Saturday, January 26, 2013

Reasons to love Tucson

When son, Ron, visited Tucson during the holidays he was lamenting the fact that he could not find any of the Sonoran Hot Dog stands.  The colorful stands used to be all over the city but we searched everywhere and were unable to find one.

Well, Ron, they are not all gone.  This one is in the parking lot of Lowe's.  And, the friendly owner dished up an excellent hot dog.  There is something special about the Sonoran Dog--it has a huge fluffy bun and enough condiments to satisfy the hungriest 'gringa'.  Okay, I can hear the groans--but you really oughta try one sometime.

I truly enjoy having visitors and there have been quiet a few since returning to Tucson.  Old friends, George and David, came aboard to see what life was like living in a space the size of a (small) walk-in closet. "Hmm, cosy.  But efficient."  Is the usual comment.

I stepped out of a restaurant the other day and the nicest couple stopped me and motioned toward my rig.  "Do you live in that?"  "How long have you been traveling?" "Is it expensive?" A half hour later and many more questions, they left--on their way to the RV lot to start pricing the market.  They also took my card and said they hope to be on the road themselves--very soon.  Ahh, another convert.  It is very satisfying.

Tucson is a natural for displaying artwork--and it is everywhere.

This is in front of a small strip center...

And it made me smile.

And I love the picturesque houses here.  I guess the kaleidoscope of color is partly because it is so very difficult to grow vibrant hued flowers and lush green lawns. Not a bad substitute, I would say.

And the backdrop to every neighborhood is always breathtaking....

Whether you enjoy it from the ground or in the air.

I recently finished this amazing book and I highly recommend it for anyone who may be interested in the early settlement of the west.  It follows the Comanche tribes, primarily in Texas, and centers around Quanah Parker, the last, great Comanche chief.  Parker was a half-breed whose mother Cynthia Ann Parker was captured as a child and later married one of the chiefs. The old movie, "The Searchers" was based on this incident. 

The reason I mention it here is because it was such an eye-opener for me--the author does not take sides but presents it all--the conflicts, brutality, broken treaties and tragedies.  

The Indian tribes of Tucson and Arizona were not as war-like as the plains Indians but they suffered the same fate. Could there have been any other outcome?  Probably not.  But there is still an Indian culture here in Tucson that is vital and though small,  somewhat in tact.  On the radio last night I listened to a regular broadcast from the Tohono O'odham reservation--broadcast in their language and with their music.  And I felt a window open to the past--for just a moment.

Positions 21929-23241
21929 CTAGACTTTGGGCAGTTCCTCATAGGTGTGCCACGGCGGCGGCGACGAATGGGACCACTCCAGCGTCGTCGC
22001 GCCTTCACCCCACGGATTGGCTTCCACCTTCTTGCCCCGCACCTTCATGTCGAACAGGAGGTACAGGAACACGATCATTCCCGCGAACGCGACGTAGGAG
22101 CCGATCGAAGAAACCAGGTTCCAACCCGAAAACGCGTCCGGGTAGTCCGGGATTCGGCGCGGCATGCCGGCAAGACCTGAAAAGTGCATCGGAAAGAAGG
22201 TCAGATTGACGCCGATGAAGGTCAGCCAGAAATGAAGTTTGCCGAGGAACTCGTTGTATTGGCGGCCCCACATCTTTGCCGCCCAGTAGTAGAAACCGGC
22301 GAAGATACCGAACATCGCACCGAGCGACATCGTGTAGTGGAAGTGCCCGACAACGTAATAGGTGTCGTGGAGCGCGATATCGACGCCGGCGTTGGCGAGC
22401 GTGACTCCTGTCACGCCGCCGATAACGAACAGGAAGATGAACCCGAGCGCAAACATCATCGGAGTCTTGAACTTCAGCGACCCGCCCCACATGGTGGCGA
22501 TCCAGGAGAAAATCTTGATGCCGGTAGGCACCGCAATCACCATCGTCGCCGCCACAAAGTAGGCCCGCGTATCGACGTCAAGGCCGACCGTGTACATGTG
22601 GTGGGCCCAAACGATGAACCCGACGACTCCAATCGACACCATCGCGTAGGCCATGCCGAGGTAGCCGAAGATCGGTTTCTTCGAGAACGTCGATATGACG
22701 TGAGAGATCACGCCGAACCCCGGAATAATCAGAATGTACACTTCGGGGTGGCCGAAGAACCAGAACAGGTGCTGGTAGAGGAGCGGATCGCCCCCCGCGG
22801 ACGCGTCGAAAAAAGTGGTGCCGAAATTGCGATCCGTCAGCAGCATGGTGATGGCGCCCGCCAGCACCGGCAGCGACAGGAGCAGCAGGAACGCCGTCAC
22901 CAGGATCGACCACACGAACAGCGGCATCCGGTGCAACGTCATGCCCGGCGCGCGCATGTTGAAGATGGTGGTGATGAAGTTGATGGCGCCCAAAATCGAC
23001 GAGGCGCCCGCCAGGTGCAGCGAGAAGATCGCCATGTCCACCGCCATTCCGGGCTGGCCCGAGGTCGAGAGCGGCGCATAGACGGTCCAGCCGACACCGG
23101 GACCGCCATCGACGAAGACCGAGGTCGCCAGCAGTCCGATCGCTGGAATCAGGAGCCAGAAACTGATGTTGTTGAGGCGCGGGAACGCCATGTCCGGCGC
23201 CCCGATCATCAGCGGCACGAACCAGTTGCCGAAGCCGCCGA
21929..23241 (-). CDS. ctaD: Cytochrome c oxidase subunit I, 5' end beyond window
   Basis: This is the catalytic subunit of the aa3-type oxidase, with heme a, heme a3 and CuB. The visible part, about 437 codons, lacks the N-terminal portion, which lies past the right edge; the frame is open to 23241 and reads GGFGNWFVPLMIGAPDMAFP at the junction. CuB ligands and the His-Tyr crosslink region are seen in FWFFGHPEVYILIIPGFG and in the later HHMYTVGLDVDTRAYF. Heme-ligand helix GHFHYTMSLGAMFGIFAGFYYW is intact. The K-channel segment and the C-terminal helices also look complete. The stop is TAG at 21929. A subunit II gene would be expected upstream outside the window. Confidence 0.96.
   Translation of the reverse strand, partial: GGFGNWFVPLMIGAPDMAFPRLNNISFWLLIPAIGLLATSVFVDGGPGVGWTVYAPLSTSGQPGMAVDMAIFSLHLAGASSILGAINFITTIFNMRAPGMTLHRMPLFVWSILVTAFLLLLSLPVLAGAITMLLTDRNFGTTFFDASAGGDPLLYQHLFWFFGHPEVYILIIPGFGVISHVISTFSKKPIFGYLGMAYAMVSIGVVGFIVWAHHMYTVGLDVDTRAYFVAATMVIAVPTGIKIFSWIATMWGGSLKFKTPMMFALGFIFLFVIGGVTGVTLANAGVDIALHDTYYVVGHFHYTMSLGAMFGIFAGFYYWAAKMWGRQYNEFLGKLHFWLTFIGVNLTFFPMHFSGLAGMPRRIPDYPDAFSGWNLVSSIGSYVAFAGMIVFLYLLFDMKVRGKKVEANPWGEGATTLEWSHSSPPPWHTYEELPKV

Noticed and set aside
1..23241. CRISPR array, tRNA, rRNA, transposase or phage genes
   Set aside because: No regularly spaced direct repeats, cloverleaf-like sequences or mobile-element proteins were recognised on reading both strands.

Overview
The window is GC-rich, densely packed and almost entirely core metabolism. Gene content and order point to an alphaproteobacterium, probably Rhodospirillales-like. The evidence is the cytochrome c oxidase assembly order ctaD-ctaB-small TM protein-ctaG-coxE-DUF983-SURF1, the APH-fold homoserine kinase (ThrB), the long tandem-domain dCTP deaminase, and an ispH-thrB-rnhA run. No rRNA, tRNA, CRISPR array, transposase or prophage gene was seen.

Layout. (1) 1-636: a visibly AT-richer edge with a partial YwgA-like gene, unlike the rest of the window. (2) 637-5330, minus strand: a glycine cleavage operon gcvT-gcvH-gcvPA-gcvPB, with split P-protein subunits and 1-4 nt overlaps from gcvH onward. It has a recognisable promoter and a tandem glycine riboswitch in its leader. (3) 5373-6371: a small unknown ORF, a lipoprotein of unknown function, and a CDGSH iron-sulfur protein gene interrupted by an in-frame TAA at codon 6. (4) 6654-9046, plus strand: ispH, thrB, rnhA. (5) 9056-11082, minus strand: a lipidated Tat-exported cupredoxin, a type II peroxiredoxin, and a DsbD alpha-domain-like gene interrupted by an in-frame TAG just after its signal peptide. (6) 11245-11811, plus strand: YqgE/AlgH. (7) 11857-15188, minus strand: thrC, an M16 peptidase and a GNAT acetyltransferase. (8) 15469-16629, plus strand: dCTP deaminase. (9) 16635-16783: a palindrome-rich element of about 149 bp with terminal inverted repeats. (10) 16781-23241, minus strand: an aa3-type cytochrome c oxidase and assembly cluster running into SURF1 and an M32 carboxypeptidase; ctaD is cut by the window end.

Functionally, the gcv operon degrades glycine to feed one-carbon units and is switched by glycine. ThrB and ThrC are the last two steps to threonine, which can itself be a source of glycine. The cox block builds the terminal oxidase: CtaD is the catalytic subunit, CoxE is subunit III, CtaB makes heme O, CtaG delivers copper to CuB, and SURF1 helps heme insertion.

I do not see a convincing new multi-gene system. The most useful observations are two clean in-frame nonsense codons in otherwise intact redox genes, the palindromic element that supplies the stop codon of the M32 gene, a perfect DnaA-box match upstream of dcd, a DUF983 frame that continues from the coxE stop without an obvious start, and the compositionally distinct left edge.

The lovely wall in these photos surrounds a small community garden in the heart of old Tucson....

Two years ago, when our congress-woman, Gabrielle Giffords was shot and fighting for her life in the hospital here, people began bringing flowers and laying them at the scene of the tragedy and at the door of the hospital.  

One of the keepers of this garden, collected those flowers and plants after they died and brought them here to compost.  He saved the bulbs and planted them throughout the garden and used the compost to nourish them.  I want to come here some spring to see what blooms.

And the city has a small park dedicated to the little 9 year old girl, Christina Taylor Green who was shot and killed that day.   I like to go here for a picnic lunch once in a while and I always think of her --how sad that a child, born on 9/11/01, with a willingness to learn, and a drive to make a difference,  had to die so young.  We simply have to do better for Christina and for all those children in Ct. 

And finally, Arizona has the most spectacular sunsets, an explosion of color to finish the day;.


  1. Enjoyed....great off the beaten path Tucson the weird art work.....


  2. Thanks so much for the book recommendation- so far it is fascinating! I'm struck by how crucial the introduction and proliferation of the Spanish horse was in North America for the Plains Indians, and in such a short time.

  3. Sonoran hotdog stands are on virtually every block in the Mission and Ajo area, especially between Mission and the freeway. The best fixed location we've been to is El Guero Canelo on south 12th. They're really good, and the condiments bar is also good.

    1. Wow! Thanks, Allison. I'll alert Ron. He will be pleased to hear.

  4. I love reading about your adventures. And this post is so affecting . The memorializing of the shootings is very beautiful.